Excerpted from the Thursday, June 22, 2000 article in the Sydney Morning Herald
That Was No War, It Was Homicide -
And Still Iraqis Die
Behind the official version of Desert Storm lie awful secrets of a one-sided slaughter
by John Pilger
The great American reporter Seymour Hersh is at war with the American military over his report in The New Yorker that one of its most lauded generals, now a member of President Bill Clinton's Cabinet, ordered his troops to fire on retreating Iraqis on the eve of the Gulf War ceasefire in 1991.
Barry McCaffrey, commander of the 24th Infantry Division, has denied accusations such as the machine-gunning of 350 disarmed Iraqi prisoners. "Why are we shooting at these people when they are not shooting at us?" says one of his men on a tape quoted by Hersh. "It's murder," says another.
The allegations against McCaffrey suggest he was a bad apple. But the enduring secret of the 1991 Gulf War was that it was not a war at all, rather an epic act of homicide. A great deal of propaganda has been devoted to covering up this truth and promoting the precision of so-called smart weapons, as if war has finally become a science.
The bombing of the Al-Amiriya bunker in Baghdad in February 1991, incinerating more than 300 people, mostly women and children, was immediately blamed on Saddam Hussein. The bunker, we were told, was a "military facility".
Although the lie was exposed by several reporters, the taint of "Iraqi reporting restrictions" remained. Britain's Independent Television News said it was censoring its report because the material was "too distressing".
Six months later, the unedited CNN and World Television News "feeds" of footage of the bunker were obtained by the Columbia Journalism Review. "They showed scenes of incredible carnage," wrote the reporter who viewed them. "Rescue workers were collapsing in grief, vomiting from the stench, dropping blackened corpses."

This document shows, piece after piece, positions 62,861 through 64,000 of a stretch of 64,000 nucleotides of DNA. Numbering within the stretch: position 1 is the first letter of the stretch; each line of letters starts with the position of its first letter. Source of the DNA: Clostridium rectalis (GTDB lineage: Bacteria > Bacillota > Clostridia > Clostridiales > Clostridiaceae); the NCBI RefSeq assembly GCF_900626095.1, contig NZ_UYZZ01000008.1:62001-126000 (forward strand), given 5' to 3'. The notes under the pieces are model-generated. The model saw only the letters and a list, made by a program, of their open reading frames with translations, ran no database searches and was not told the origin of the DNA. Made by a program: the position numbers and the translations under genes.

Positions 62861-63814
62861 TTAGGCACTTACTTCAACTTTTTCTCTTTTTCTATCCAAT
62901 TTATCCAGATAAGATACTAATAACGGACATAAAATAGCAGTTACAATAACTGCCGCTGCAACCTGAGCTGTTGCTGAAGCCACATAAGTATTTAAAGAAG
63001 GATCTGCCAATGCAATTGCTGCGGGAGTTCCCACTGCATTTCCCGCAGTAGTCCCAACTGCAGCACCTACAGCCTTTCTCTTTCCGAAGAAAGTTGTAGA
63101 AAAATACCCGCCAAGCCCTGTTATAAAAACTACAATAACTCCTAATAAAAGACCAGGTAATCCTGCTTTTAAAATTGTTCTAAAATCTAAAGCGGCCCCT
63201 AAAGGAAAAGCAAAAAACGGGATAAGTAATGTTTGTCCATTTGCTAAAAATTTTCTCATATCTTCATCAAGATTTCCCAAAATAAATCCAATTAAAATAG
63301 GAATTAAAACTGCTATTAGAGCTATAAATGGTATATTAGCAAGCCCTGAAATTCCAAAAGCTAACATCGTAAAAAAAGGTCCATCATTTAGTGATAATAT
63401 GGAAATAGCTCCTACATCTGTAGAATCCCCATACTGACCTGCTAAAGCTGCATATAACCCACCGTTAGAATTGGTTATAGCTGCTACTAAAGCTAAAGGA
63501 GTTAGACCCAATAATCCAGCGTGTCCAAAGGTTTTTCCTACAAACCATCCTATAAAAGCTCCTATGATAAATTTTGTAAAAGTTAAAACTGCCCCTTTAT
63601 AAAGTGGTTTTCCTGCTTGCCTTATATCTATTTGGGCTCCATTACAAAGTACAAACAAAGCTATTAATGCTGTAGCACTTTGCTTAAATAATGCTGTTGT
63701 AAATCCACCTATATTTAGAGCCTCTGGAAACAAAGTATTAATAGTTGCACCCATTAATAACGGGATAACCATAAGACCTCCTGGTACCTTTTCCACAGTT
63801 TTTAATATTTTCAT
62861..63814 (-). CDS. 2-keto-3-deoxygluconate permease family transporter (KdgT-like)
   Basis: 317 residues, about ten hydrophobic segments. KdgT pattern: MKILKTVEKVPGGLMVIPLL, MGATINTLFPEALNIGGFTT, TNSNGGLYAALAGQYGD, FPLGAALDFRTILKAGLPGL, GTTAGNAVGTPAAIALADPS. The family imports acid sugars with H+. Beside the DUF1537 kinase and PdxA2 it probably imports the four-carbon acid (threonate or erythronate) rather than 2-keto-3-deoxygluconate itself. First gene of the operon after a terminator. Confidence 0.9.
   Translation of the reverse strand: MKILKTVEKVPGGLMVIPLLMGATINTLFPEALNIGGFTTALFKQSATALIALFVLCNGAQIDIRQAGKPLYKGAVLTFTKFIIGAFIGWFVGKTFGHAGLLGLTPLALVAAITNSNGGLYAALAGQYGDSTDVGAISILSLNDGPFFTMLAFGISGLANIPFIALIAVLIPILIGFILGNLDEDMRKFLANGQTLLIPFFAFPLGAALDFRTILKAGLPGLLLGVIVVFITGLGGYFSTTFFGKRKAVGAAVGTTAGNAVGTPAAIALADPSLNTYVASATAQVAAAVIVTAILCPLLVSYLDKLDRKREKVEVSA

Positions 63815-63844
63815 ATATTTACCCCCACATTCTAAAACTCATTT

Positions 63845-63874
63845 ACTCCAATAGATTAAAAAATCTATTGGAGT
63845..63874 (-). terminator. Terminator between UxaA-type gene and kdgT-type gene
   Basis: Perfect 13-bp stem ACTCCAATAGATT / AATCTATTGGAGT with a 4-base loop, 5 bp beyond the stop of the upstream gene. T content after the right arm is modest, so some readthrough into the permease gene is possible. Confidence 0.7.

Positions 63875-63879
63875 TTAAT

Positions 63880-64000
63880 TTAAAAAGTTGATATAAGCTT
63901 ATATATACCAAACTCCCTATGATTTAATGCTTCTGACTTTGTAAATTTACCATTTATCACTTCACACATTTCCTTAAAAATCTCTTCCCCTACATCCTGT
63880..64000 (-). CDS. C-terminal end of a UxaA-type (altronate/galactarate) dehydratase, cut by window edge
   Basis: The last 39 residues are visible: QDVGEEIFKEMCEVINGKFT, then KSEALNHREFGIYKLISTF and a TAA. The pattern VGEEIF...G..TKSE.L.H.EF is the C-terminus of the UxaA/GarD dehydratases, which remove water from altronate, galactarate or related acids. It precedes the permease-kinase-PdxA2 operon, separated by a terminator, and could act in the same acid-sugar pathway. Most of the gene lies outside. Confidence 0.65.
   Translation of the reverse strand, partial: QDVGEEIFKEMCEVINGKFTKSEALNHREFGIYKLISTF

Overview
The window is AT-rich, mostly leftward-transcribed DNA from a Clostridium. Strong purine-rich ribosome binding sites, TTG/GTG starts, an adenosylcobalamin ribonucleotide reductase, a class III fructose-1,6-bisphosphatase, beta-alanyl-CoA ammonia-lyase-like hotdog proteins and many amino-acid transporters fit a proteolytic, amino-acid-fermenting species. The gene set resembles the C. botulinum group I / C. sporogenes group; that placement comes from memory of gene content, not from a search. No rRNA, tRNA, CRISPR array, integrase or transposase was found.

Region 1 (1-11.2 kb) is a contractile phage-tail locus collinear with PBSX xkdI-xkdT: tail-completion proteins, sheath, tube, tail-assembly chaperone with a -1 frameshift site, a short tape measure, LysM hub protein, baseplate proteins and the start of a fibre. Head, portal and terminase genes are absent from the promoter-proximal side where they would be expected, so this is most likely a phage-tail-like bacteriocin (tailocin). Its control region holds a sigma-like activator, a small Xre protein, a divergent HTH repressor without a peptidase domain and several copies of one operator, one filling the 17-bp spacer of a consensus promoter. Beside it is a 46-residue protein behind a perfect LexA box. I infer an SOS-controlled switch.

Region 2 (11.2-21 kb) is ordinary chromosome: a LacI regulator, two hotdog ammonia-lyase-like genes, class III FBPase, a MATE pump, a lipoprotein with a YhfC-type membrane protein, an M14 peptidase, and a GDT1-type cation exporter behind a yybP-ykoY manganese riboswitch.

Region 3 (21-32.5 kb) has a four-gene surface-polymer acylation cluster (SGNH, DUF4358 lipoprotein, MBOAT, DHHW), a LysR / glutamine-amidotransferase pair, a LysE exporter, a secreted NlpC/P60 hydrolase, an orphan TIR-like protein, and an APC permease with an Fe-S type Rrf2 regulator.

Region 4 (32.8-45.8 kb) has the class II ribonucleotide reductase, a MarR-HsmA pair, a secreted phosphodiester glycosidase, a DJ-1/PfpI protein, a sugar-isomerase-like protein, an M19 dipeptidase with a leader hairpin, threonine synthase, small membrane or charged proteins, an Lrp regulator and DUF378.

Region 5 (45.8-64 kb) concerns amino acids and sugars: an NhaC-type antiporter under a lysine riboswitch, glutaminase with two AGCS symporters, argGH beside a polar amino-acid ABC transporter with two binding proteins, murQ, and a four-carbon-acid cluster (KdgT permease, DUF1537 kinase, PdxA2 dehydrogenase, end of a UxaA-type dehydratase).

|Umm Reyda in front of the memorial to her family
at the Amiriya Shelter.
Photo: Chuck Quilty, December, 1996.
The atrocity was passed over quickly, and the "coverage" returned to its main theme of a sanitised, scientific war. Unknown to reporters corralled in Saudi Arabia, less than 7 per cent of the weapons used in the Gulf War were "smart"; most were old-fashioned "dump" bombs. Seventy per cent of the 88,500 tonnes dropped on Iraq and Kuwait - the equivalent of more than seven Hiroshimas - hit no military targets and fell in populated areas.
This was never published in the mainstream media, nor was the overwhelming evidence that - as in Vietnam and last year in Serbia and Kosovo - civilians were not mistakenly killed, but targeted. Cluster bombs, still killing and maiming children in Kosovo, are, as the label says, "anti-personnel".
As the ceasefire was being negotiated with Iraq, columns of retreating other nationalities who had been trapped in Kuwait, mostly guest workers, were attacked by American carrier-based aircraft. They used cluster bombs and napalm B, the type that sticks to the skin while continuing to burn. Returning pilots bragged about a "duck shoot" and a "turkey shoot". Others likened it to "shooting fish in a barrel".
Unknown to journalists in the pool system, in the two days before the ceasefire (when the McCaffrey atrocities allegedly happened), American armoured bulldozers were deployed, mostly at night, burying Iraqis alive in their trenches.
Six months later, the New York Newsday reported that three brigades of the 1st Mechanised Infantry Division used snow ploughs mounted on tanks and combat earthmovers to bury thousands of Iraqi soldiers - some still alive - in more than 110 kilometres of trenches.
Shortly before Christmas 1991 the Medical Educational Trust in London published a comprehensive study of casualties. Up to 250,000 men, women and children were killed or died as a direct result of the American-led attack on Iraq. A one-sided slaughter.
In evidence before the House of Commons Foreign Affairs Select Committee, the major international relief agencies reported that 1.8million people had been made homeless, and Iraq's electricity, water, sewerage, communications, health, agriculture and industrial infrastructure had been "substantially destroyed", producing "conditions for famine and epidemics".
It is hardly surprising that, in the nine years since, the death of half a million children due to economic sanctions, and the continuing bombing of populated areas in Iraq by American and British aircraft, are not news.
"The thought that the state is punishing so many innocent people," wrote playwright Arthur Miller, "is intolerable. And so the evidence has to be internally denied."
-the Sydney Morning Herald